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Periodical article Periodical article Leiden University catalogue Leiden University catalogue WorldCat catalogue WorldCat
Title:Towards Academic Freedom for Africa in the 21st Century
Author:Mama, AminaISNI
Periodical:Journal of Higher Education in Africa (ISSN 0851-7762)
Notes:biblio. refs.
Geographic term:Africa
Subjects:higher education
academic freedom
Education and Oral Traditions
Development and Technology
Economic assistance
Public universities and colleges
External link:https://www.jstor.org/stable/43658308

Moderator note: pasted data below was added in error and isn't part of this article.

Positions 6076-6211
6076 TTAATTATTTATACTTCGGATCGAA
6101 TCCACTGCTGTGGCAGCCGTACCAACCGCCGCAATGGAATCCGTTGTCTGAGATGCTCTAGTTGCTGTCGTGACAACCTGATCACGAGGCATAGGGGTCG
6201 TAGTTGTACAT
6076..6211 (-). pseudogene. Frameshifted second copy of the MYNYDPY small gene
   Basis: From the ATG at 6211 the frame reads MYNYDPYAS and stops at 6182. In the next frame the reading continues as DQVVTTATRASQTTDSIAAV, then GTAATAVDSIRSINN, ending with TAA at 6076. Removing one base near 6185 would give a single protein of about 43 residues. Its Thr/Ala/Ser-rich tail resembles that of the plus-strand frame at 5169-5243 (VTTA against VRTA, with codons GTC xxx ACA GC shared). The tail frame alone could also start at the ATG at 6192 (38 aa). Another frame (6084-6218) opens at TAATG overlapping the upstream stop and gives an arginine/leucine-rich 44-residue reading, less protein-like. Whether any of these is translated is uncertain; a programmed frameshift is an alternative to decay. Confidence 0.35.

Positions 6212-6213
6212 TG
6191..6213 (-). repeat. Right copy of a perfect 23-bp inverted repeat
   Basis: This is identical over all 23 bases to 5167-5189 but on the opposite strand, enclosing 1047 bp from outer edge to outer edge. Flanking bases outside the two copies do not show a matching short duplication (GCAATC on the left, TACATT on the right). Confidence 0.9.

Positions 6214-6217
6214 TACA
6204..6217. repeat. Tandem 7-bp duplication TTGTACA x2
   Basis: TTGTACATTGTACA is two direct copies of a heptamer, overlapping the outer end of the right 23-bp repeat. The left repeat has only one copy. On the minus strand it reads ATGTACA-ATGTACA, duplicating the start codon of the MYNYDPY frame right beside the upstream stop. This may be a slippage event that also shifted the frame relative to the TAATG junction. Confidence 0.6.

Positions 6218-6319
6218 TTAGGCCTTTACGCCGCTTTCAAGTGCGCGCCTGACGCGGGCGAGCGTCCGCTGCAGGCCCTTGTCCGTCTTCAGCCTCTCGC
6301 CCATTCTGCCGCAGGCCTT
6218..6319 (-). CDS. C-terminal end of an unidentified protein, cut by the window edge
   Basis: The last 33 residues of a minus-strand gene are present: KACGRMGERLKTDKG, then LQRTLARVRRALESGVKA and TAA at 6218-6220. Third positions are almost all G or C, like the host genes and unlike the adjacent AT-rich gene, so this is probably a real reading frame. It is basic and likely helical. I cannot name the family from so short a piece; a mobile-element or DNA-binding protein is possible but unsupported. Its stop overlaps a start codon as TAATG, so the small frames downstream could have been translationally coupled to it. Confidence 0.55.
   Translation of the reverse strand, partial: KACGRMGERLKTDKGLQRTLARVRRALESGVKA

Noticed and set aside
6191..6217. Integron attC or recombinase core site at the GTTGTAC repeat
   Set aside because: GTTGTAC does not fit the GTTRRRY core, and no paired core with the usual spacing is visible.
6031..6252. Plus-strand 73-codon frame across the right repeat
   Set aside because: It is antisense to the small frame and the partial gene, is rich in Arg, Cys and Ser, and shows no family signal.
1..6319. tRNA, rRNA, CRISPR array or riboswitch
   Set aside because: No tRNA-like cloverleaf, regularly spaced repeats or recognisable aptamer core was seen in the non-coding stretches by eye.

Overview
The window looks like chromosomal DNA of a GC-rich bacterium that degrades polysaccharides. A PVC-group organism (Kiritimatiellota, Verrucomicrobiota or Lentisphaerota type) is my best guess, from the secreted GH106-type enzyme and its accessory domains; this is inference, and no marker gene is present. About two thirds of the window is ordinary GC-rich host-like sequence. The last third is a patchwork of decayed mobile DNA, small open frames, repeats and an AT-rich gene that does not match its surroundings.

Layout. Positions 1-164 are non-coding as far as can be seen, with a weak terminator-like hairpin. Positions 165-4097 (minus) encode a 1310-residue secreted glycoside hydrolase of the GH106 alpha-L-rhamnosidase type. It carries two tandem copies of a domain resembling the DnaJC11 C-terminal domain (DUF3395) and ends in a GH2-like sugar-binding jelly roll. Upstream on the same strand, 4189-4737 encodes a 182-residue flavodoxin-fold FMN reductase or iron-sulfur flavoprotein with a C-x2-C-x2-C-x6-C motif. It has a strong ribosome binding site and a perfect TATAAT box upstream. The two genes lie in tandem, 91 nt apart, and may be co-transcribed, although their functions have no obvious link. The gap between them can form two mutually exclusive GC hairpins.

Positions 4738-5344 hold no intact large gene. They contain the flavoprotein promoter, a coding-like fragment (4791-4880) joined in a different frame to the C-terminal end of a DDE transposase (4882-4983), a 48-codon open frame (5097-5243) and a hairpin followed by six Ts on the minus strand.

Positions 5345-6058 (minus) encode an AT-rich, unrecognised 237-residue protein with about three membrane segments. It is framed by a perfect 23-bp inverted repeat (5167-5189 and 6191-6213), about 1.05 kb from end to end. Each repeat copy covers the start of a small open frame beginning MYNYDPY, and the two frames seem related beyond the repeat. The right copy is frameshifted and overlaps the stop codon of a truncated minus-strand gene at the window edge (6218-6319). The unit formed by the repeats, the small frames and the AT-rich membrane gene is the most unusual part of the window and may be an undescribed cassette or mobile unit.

Abstract:This paper reviews the ways in which the higher education landscape in Africa has changed during the last decade as a result of the ongoing regional crisis and the changing perspectives on African higher education articulated within the international development arena. It argues that, if the higher education crisis of the 1980s and 1990s was the result of financial conditionalities imposed through structural adjustment, then the ensuing decade has seen a global policy shift that has profoundly changed the conditions under which academic work is carried out. Particular attention is paid to the manner in which the changing, economically driven constraints on academic freedom, institutional autonomy and conditions of service in higher educational institutions are mediated by other social conditions such as gender inequalities, the HIV/AIDS crisis, the effects of long-term brain drain and the manner in which local capacity is diverted into survivalism. The author argues that higher education reforms threaten to undermine the material base for academic life by emphasizing privatization and cost recovery in contexts where poverty is a major feature of life. Exaggerated concerns with 'efficiency' and 'excellence' lead to increased regulation of scholarly output, rendering academic freedom vulnerable to formulaic measures of performance that may be insensitive to the work of African academics. The paper concludes by recommending a programme of activities designed to re-affirm the public stake in higher education, strengthen and diversify independent scholarly work and encourage African governments to adopt policies that will strengthen the tertiary sector and ensure an enabling environment for intellectual development and freedom. Bibliogr., notes, ref., sum. in English and French. [Journal abstract]